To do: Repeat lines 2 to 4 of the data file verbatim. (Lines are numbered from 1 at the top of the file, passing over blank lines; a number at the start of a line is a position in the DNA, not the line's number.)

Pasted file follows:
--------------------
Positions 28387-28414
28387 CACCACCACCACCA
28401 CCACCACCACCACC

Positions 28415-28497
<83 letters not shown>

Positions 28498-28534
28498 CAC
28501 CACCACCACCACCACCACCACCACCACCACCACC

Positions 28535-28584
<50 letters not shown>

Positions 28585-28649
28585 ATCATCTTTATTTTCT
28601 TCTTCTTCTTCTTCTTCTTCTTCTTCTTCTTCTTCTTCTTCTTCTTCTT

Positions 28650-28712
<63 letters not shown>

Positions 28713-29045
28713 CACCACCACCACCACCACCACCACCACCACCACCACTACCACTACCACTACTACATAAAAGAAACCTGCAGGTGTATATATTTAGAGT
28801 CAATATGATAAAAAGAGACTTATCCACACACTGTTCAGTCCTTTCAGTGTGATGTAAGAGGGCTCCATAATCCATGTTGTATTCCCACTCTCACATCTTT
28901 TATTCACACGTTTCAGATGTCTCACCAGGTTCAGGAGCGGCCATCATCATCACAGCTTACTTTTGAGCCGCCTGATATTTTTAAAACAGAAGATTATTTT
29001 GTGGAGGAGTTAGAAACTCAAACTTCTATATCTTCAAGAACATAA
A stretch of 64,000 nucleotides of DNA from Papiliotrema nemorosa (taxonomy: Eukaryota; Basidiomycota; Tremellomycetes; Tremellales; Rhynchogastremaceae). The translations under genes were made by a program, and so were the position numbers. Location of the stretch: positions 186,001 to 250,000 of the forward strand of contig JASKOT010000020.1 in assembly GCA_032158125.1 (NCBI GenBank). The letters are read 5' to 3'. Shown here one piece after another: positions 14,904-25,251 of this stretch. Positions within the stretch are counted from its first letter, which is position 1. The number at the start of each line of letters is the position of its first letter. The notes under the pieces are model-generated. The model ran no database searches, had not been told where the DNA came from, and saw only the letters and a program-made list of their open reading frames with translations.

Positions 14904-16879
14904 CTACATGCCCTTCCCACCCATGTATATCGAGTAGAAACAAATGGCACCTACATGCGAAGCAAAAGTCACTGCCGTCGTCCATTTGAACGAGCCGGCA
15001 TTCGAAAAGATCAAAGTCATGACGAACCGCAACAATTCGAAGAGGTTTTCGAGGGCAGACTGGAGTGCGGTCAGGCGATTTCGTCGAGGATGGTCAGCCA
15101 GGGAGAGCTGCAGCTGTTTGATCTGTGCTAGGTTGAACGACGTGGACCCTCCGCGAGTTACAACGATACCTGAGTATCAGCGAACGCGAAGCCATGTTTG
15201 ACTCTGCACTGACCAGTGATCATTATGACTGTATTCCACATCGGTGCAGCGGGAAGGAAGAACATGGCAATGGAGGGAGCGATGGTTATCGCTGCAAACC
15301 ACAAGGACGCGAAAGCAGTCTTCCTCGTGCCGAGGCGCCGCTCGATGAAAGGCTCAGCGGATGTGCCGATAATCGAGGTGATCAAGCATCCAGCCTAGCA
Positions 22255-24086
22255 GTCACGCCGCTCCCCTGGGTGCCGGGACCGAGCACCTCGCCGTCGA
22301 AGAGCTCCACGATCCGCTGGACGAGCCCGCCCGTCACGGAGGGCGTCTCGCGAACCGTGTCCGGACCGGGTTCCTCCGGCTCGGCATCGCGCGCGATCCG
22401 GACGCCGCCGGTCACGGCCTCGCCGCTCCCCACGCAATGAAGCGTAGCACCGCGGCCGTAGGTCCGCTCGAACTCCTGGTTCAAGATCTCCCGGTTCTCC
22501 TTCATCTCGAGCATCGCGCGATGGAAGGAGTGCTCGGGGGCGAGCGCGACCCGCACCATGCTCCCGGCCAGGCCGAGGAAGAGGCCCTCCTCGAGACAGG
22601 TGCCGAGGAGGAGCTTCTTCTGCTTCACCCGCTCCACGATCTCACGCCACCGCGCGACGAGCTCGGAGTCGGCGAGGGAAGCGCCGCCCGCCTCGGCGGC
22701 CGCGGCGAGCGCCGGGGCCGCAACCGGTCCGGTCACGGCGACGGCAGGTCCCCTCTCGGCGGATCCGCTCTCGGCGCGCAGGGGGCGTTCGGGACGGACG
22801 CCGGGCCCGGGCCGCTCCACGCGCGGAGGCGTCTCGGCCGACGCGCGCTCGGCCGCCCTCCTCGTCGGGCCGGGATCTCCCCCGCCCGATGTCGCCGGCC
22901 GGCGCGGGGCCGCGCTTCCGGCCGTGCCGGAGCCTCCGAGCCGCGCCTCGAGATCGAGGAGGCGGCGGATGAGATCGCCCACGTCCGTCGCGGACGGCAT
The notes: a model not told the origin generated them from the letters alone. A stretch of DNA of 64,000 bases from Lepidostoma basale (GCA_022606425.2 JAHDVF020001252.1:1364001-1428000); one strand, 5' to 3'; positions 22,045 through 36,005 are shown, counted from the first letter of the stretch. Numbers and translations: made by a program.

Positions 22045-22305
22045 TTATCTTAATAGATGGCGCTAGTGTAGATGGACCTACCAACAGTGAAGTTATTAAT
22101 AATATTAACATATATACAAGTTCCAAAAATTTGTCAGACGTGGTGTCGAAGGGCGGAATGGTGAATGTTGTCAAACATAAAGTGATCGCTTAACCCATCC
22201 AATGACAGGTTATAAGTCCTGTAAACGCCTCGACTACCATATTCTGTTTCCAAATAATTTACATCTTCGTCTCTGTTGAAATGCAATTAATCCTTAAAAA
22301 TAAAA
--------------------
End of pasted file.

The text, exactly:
28387 CACCACCACCACCA
28401 CCACCACCACCACC

Positions 28415-28497